Americans buy because consumerism makes every one of us a buyer. And in order to buy anything, we need everything for sale.
Advertising, then, is the medium of communication that surround us in ways both obvious and hidden. In the case of Big Orange, Big Ideas, however, UT has made its own marketing campaign, one that, for once, isn’t trying to sell to us.
In a way, it’s actually selling us.
Before advertising ever reaches the level of inception under which Big Orange, Big Ideas operates, however, it starts in the flashy packaging and promises of low fat and high protein that we buy in the supermarket. When we do encounter food unencumbered by the wrappings of salesmen, they are served by restaurants draping themselves in marketing campaigns too.
Consider “healthy” fast food giant Subway and its darling Jared Fogle. After starring in 13 years of advertisements and growing his own empire of motivational speaking, Fogle can thank Subway’s Chicago advertisement agency for making his astonishing transition from fat guy to that guy worth an estimated $15 million. Jared may have lost more than 200 pounds, but clever advertising made his wallet much, much fatter.
Advertising also runs more insidiously than the blatant commercials and billboards around us; look at those ads that may be screaming at you even now from a computer screen or smart phone app. Video shorts and digital animations drive websites like BuzzFeed to make doing anything online a veritable clicking extravaganza.
Surfing the web is a for-profit business; more screens means more ad space.
Obvious advertisements undoubtedly carry out their missions, but it’s the hidden efforts packing the biggest punch. The Business persists into art and the news, not just alongside, by the principles of product placement and news-as-advertisement. (Anyone who’s read my column on ESPN knows my feelings on this latter model.) And sure enough, Miley Cyrus’s new “We Own the Night” video begins with a three-second close up on one of the Beats by Dre Pills, a shot which likely paid for the entire production.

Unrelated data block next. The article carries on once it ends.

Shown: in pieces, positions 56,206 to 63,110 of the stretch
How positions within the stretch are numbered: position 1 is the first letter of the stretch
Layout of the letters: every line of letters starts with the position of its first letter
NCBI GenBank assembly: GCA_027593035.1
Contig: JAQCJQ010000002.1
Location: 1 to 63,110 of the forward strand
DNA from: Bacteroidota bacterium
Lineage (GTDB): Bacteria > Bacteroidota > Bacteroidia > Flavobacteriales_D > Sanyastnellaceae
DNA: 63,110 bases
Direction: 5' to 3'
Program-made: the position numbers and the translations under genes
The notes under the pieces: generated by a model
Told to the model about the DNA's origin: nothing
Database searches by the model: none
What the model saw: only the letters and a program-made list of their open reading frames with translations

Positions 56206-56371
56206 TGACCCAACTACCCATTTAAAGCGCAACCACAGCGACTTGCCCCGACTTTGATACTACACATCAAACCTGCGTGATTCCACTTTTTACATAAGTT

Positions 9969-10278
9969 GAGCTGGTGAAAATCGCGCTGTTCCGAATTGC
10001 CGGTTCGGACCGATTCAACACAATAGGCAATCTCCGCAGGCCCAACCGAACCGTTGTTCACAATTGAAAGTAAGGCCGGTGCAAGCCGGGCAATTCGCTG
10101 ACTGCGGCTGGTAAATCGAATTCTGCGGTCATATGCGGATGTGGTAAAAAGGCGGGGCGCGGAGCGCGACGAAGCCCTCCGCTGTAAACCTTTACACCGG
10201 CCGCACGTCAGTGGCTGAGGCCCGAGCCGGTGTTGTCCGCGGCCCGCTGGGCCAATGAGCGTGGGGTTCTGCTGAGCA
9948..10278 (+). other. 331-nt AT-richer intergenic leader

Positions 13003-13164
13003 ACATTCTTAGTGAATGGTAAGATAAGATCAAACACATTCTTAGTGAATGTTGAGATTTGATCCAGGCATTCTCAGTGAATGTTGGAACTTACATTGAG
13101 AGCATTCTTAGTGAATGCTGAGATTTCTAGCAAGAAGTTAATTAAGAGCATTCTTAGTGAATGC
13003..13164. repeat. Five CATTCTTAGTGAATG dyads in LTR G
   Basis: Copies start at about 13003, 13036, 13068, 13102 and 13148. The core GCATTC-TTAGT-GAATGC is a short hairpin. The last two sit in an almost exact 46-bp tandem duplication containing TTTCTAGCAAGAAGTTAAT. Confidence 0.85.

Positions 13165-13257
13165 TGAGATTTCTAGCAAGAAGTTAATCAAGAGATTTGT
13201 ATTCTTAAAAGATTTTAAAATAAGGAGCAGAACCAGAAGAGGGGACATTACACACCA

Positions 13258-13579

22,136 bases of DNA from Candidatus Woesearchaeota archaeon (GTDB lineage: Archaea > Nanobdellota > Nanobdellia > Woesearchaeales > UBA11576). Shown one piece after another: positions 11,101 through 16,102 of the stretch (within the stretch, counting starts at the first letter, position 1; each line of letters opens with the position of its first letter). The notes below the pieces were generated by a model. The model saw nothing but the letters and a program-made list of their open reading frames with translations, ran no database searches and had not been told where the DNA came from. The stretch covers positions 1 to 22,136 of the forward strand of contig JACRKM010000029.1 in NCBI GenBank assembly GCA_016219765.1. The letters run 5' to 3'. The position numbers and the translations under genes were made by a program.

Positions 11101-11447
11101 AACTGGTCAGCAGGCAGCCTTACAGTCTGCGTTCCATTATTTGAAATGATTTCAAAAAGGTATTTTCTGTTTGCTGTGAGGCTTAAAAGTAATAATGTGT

Music video funding may not seem so bad, but the advertising does not stop in the world of hip-hop. Instead, intrusions into legislation abound in a world where political campaigns have multimillion dollar budgets. It’s not exactly a secret; political lobbying groups and large organizations fund our representatives’ campaigns, essentially buying advertisements in future legislation and bids for their own private interests.
Even in the wake of the brutal massacre at Sandy Hook, for example, a bill that would have expanded background checks for gun buyers died in the Senate in April. Not to point fingers, but gun rights lobbying groups in Washington boosted their financial efforts by 61 percent during January, February and March.
The pattern is nothing new; another frightening example of private sector dominance in public affairs goes by the names Fannie Mae or Freddie Mac. The two mortgage claim giants – started as government enterprises but turned into private companies in the 1960s – managed to protect massive subsidies from Capitol Hill for years by lobbying their own version of product placement.
If a private company has its hands in 90 percent of American homes, who is going to buy anywhere else? When the housing bubble burst in the mid-2000s, the executives at Fannie Mae and Freddie Mac were caught using the buyers of their mortgages as leveraged advertisements to the legislators who’d protected them.
Next time you watch TV, use a computer, drive on a road, or do anything else socially expected, pay attention to these symbols of influence. Know when you’re being subconsciously attacked. See your surroundings and what surrounds them; familiarize yourself with the power money has bought.
Big Orange, Big Ideas is an advertisement and we are its product placement – that’s the Big Idea. Next time you make fun of it with your friends, remember that at least it’s one of the few advertising campaigns not aimed at you. You, instead, are a part of it.
The Big Orange, Big Idea magnanimously envelopes our lives, including us in the brand it sells. Sometimes we’re just too close to buy it.
R.J. Vogt is a rising junior in College Scholars. He can be reached at firstname.lastname@example.org.